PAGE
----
Dogs Pooping Blood
Dogs pooping blood is a serious condition. Dog owners should take their pets to their vet if this occurs, or at least call them. Typically, parasites of some type are the cause. Other causes are stress, change of diet, swallowing a sharp instrument, or serious digestive problems. Regardless, it is considered a health risk for your dog.
Any change in dog stools that causes blood to develop from inside the anus and rectum is a red flag. It always involves color, consistency, and the frequency of the dog’s stools If the feces is dark, black or tar-like, it is a matter of concern there is blood in the dog stools. This should be a double flag requiring a quick call to your vet.
Dogs pooping blood in any color of feces other than brown means there can be digested blood located somewhere in the dog’s gastrointestinal tract. Repeating myself, bloody feces in dogs can be caused by bleeding ulcers, foreign objects, colitis or anal gland conditions. This is something that cannot be stressed enough.
Dog owners spend over half their lives knee-deep in dog poop for one reason or another. We become so conditioned to it that its a normal part of /our life, especially if we run a shelter, a large kennel, or a foster home for unwanted pets.
When dogs poop blood, I generally look for dog worms at the get-go, especially if the dog is new. I routinely worm my own dogs, but if I find blood in dog poop at my place, parasites or dog worms are never ruled out as there are so many types of dog worms and parasites. The affected dog is taken to the vet for a fecal sample right away.
Dog worms that are most apt to cause the condition of dogs pooping blood are hookworms and whip-worms. Whip-worms are accompanied by bleeding rectums, slimy bloody stools, and anemia. Hookworms, on the other hand, cause bleeding stools and anemia, not slimy stools or bleeding rectums.
Health risks for dogs pooping blood
- Black stools – sometimes black stools are caused by the dog or puppy consuming Ibuprofen or Motrin, causing a serious toxicity (poisoning). This is accompanied by pale gums, large amounts of digested blood, and a low red blood cell count.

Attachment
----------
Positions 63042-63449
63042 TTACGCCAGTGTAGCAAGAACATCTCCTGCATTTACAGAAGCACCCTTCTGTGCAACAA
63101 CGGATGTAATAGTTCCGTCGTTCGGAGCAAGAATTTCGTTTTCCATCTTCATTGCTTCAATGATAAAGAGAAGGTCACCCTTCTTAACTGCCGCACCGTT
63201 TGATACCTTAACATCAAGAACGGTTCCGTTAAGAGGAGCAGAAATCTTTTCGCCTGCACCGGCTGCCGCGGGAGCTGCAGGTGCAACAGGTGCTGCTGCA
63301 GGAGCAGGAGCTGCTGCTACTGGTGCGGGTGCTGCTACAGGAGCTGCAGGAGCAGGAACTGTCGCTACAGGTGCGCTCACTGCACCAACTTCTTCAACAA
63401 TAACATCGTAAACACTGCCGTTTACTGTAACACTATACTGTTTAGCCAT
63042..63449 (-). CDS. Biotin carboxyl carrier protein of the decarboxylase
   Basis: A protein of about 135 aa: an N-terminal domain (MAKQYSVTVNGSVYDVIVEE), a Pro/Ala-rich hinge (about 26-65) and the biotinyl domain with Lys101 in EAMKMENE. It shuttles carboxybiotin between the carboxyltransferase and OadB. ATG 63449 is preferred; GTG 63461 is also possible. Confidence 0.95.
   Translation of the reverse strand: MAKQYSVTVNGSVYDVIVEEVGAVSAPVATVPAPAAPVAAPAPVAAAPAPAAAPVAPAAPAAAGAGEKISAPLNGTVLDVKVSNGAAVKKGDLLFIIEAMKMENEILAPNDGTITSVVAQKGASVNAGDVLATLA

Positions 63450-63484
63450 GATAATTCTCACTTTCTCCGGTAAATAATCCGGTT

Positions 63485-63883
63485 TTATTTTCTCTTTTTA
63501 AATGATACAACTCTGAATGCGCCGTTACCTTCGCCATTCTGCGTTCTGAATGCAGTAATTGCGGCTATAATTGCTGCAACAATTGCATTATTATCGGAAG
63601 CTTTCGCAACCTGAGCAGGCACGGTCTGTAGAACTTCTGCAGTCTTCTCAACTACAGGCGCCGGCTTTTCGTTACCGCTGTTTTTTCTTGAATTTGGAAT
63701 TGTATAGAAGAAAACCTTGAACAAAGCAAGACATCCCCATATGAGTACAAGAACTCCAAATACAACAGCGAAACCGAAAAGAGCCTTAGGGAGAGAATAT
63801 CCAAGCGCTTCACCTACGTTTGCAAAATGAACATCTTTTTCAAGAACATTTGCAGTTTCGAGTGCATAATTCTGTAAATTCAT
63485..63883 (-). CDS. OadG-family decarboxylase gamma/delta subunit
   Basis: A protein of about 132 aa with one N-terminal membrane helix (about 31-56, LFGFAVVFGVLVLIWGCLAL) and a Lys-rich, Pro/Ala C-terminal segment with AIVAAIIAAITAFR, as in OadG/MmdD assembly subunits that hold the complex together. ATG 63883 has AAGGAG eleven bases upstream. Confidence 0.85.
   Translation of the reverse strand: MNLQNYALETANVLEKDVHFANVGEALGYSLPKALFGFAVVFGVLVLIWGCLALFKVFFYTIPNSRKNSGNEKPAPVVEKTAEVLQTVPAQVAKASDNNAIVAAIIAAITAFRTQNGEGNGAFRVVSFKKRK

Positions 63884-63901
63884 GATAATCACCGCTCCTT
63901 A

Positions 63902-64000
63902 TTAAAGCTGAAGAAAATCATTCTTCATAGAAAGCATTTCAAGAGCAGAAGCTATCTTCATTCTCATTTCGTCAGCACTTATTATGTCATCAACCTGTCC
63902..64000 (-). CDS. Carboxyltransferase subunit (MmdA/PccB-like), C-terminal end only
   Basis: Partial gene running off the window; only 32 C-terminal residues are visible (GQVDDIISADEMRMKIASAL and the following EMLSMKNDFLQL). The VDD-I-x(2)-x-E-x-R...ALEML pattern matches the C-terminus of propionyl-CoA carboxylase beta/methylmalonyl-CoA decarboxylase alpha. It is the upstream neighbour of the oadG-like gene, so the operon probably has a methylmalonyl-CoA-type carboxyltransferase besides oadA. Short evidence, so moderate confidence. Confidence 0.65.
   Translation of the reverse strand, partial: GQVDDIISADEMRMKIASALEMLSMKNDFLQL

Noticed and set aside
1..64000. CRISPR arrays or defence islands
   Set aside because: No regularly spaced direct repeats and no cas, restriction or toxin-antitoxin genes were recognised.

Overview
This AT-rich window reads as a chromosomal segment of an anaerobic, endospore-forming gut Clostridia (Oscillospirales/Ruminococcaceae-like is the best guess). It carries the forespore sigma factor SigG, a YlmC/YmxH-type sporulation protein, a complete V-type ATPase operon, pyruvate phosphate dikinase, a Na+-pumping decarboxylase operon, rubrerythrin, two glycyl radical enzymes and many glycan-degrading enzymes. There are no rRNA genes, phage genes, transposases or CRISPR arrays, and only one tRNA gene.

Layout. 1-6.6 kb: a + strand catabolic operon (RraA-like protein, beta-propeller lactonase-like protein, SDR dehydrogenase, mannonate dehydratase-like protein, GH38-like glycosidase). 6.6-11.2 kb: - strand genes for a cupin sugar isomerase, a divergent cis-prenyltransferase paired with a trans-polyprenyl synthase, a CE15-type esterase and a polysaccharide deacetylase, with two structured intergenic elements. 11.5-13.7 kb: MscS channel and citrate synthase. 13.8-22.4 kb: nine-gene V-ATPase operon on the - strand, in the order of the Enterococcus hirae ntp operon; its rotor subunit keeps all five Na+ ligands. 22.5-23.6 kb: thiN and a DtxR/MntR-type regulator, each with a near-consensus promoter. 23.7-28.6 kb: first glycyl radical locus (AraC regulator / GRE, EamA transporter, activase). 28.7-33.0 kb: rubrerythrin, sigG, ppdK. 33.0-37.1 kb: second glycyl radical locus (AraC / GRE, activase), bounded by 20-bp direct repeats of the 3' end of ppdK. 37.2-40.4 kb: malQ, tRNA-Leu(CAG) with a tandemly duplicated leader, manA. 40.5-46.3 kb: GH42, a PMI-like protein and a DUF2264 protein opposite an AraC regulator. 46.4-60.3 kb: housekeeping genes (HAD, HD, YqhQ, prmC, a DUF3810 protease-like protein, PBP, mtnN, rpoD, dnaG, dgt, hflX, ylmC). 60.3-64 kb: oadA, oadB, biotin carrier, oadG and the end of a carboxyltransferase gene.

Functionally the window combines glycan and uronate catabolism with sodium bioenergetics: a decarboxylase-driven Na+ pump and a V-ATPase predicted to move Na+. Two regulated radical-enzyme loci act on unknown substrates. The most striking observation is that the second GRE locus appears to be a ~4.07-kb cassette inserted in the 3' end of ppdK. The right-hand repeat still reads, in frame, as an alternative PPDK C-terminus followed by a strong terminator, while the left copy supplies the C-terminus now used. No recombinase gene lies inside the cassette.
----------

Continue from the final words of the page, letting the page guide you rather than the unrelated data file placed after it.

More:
- Coccidiosis – this is an intestinal disease that primarily affects puppies, kittens, canaries and human beings. A parasite that lives in the wall of the intestines, it causes a water, mucous–based diarrhea. In puppies, it can be fatal if not treated. Without treatment, it damages the lining of the intestinal tract.
- Dyschezia – constipation associated with a defective reflex for defecation in dogs and young children.
- Dog diarrhea – loose feces, dog diarrhea is the most common problem that affects dogs. If it is accompanied by loss of appetite, marked lethargy, frequent vomiting, abdominal pain, and lasts longer than 48 hours … medical attention is required.
- Hematochezia – the passage of bloody stools, Hematochezia involves a passage of fresh blood through the dog’s colon or rectum. It is more commonly referred to “bright red blood in the stool.” As it can also be maroon in color, the blood is usually in or with the feces, located in the lower gastrointestinal tract.
- Melena – the black, “tarry” dog feces that is associated with upper gastrointestinal bleeding. The black color comes from hemoglobin in the blood, changed by digestive chemicals and intestinal bacteria.
- Mucus in dog stools – this can be caused by a variety of dog illnesses and parasites, even though it is not always an indicator of poor dog health. If it is accompanied by blood or a serious change in your dog’s bowel movements, it is usually more serious.
- Blood in dog stools – Dyschezia and Hematochezia
Blood in dog stools should be a red flag alert that something is wrong, even if you do not know what it is. But common sense says fresh red blood coming from our dog’s anus is a health problem, and slapping a brightly colored bandage on it will not work.
Two pretty common conditions, other than dog worms, that involves dogs pooping blood are Dyschezia and Hematochezia. Both involve diseases of the digestive and intestinal system. And both are visible presentations of an underlying disease that causes inflammation or irritation of the rectum or anus.
Dyschezia refers to a difficult or painful defecation. The word originates from Ancient Greece, meaning to “ease oneself, or defecate.” Dyschezia is usually associated with constipation in young children and newborns who have difficult or painful bowel movements.
However, temporary dyschezia also develops in dogs. Dyschezia in dogs is the inability to have a bowel movement without pain for many reasons. It can be caused by a disorder of the colon or rectum, bowel impaction, bacterial infections, constipation because of an incorrect diet, anal sac infections, allergies, colon cancer, and chronic constipation. The colon and rectum are associated with body elimination, passing through areas formed by the pelvic bones.
Dyschezia can develop because of dislocations and diseases of this area. In male dogs, prostrate diseases can cause secondary painful bowel eliminations, as the colon passes directly over the prostrate gland.
Canine Hematochezia is the presence of bright, red blood in dog stools. If the blood accompanies vomiting, lethargy or coughing, the vet can determine the cause quicker, so make sure you observe any abnormal symptoms. Also, the age of the dog has a lot to do with how serious the condition is.
Younger pups or dogs under one to two years are chewers and players, so the cause of dogs pooping blood could be a foreign object it has chewed on with sharp edges, or it could be parasites or dog worms due to inadequate worming. Older dogs get sicker with more serious conditions and they heal slower, so it should be a mandatory vet trip.